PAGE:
• diameters of the tubes from primary bronchi to tertiary bronchi are
large, so that support with cartilage rings is necessary. These tubes
contain columnar cells which prevent diffusion, so they are only
allowing gases to pass.
• diameter at the bronchioles is down to 1 mm where the tubes do not
need cartilage rings for support, this structure is composed of
cuboidal cells where diffusion is also not possible.
• from the alveolar duct to the alveoli, the lining tissue becomes
simple squamous epithelium where gas exchange is possible. Since
there is a much larger surface area at the alveoli, all gas exchange
occurs at the alveoli [300 million alveoli provide a total surface area
similar to a tennis court!].
Subdivisions of the Bronchial Tree
• Primary bronchi – arises from trachea. Only these bronchi are
external to lungs while the rest of bronchial tree is embedded
in the lung.
a. Right and left primary bronchi.
b. Secondary or lobar bronchi: 3 branches from the right
primary bronchus and 2 branches from the left.
Note: the right lung is larger than left lung and it is divided
into 3 parts, called the superior, middle, and inferior lobes. The
left lung consist of 2 part, a superior and an inferior lobe.
c. Tertiary or segmental bronchi: each of these branches supply
a portion of lung called a bronchus pulmonary segment (10
segments in the right and 8 segments in the left lung).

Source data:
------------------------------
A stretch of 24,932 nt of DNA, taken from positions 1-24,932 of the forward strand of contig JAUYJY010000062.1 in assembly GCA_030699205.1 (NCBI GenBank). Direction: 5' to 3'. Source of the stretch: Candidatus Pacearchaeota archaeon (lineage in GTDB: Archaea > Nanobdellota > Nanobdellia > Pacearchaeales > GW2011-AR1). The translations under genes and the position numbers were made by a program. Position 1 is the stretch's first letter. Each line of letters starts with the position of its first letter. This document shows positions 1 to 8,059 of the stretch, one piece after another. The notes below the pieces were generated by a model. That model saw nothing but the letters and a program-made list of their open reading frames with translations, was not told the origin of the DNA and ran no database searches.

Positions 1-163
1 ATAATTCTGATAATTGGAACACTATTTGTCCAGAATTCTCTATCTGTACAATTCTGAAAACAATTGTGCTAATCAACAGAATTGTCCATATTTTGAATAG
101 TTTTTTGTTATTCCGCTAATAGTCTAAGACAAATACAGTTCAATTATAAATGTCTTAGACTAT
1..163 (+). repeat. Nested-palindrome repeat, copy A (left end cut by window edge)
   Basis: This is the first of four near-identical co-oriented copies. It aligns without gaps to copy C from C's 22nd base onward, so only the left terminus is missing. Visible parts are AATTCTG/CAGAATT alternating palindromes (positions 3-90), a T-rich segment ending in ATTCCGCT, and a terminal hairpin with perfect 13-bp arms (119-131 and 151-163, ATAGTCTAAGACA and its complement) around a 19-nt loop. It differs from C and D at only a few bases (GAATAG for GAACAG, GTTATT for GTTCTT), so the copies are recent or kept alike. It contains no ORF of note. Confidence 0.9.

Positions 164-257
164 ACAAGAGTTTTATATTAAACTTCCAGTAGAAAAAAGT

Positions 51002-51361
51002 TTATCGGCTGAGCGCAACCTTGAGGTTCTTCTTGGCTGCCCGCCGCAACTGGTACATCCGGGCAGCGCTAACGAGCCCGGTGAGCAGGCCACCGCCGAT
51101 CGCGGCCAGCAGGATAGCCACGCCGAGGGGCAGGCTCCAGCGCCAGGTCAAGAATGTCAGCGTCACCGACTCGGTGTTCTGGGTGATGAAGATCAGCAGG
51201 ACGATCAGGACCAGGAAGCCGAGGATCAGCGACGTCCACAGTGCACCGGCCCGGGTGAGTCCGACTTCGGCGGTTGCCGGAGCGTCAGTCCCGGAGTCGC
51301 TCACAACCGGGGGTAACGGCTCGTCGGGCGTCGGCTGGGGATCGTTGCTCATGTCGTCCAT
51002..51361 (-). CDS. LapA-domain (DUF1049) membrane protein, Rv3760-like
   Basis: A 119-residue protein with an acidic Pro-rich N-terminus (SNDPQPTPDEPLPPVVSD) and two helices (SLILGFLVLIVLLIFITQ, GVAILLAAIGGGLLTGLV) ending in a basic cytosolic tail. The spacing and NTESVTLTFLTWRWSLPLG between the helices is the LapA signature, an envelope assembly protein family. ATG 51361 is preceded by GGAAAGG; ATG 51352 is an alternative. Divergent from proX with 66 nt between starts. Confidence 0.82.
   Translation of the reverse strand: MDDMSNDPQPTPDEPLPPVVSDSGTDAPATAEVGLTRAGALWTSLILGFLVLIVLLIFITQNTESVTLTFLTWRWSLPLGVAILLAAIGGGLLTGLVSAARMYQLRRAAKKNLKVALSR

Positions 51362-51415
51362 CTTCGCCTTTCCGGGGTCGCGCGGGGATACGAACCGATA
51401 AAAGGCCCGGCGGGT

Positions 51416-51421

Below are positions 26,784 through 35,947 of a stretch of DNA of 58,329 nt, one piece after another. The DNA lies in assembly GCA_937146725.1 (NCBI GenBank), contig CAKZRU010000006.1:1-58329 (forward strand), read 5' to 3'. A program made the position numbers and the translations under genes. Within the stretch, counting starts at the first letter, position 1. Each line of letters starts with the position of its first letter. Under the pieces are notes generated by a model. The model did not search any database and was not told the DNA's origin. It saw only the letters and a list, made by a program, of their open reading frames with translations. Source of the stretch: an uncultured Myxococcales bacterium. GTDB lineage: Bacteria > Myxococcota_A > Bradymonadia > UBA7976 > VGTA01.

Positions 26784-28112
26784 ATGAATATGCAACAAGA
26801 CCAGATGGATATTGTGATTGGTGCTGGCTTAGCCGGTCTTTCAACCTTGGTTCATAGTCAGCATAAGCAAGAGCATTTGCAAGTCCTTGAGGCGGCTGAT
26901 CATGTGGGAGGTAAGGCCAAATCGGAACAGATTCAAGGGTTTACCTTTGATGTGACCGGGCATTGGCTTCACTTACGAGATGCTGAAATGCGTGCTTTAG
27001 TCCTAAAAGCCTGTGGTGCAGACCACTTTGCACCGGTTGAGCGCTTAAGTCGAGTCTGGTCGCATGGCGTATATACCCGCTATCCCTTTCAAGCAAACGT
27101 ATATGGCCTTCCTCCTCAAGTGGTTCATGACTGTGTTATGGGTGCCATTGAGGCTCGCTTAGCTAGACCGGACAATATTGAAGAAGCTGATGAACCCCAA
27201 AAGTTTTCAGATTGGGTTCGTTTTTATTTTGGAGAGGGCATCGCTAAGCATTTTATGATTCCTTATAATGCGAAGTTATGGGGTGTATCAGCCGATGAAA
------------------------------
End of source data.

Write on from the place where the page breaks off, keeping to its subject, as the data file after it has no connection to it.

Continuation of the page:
d. Interlobular bronchioles: these small branches of the
segmental bronchi enter the basic units of lung – the lobules.
e. Terminal bronchioles: these tubes branch from a bronchiole. Fifty to
eighty terminal bronchioles occupy a lobule of the lung.
f. Respiratory bronchioles: 2 or more branch from terminal
g. Alveolar ducts: 2 to 10 mm long, branching alveolar ducts extend
from each respiratory bronchiole.
h. Alveolar sac: thin-walled closely packed outpouchings of the
alveolar ducts.
i. Alveoli: thin walled, microscopic air sacs that open to an alveolar
5. Lungs
• Cone – shaped organs located in the thoracic cavity.
• Thoracic cavity is lined with a body membrane called parietal
pleura, while the surface of lungs is covered with visceral pleura.
• The thin space between the two pleural membranes is called pleural
cavity which is filled with a clear fluid called plural fluid to
minimize friction between the tissues and to provide surface tension
in the pleural cavity [water molecules in the pleural fluid allow the
two pleural membranes to adhere to one another, to prevent
collapsing of the lungs].
• A chemical substance called surfactant secreted by the lungs also
facilitate the surface tension.
Clinical Terms
• COPD: chronic obstructive pulmonary disease.
1) emphysema
2) chronic bronchitis
• Emphysema: permanent enlargment and destruction of some alveoli.
The lungs loose their elasticity and expiration become an active
• Chronic bronchitis: chronic excessive mucus production in response
to inhaled irritants leading to inflammation and fibrosis of the mucosa.
Patients becomes cyanotic known as "blue bloaters".
• Tuberculosis (TB): caused by a bacteria, spread via infected person's
cough, causes cavitations of lung.
• Atelectasis: collapse of a lung or some portion of it.
• Lung cancer: 1/3 of cancer death in the U.S. – smoking is the leading
• dyspnea: difficulty in breathing.
• pneumonia: infectious inflammation of the lungs, in which fluid
accumulates in the alveoli.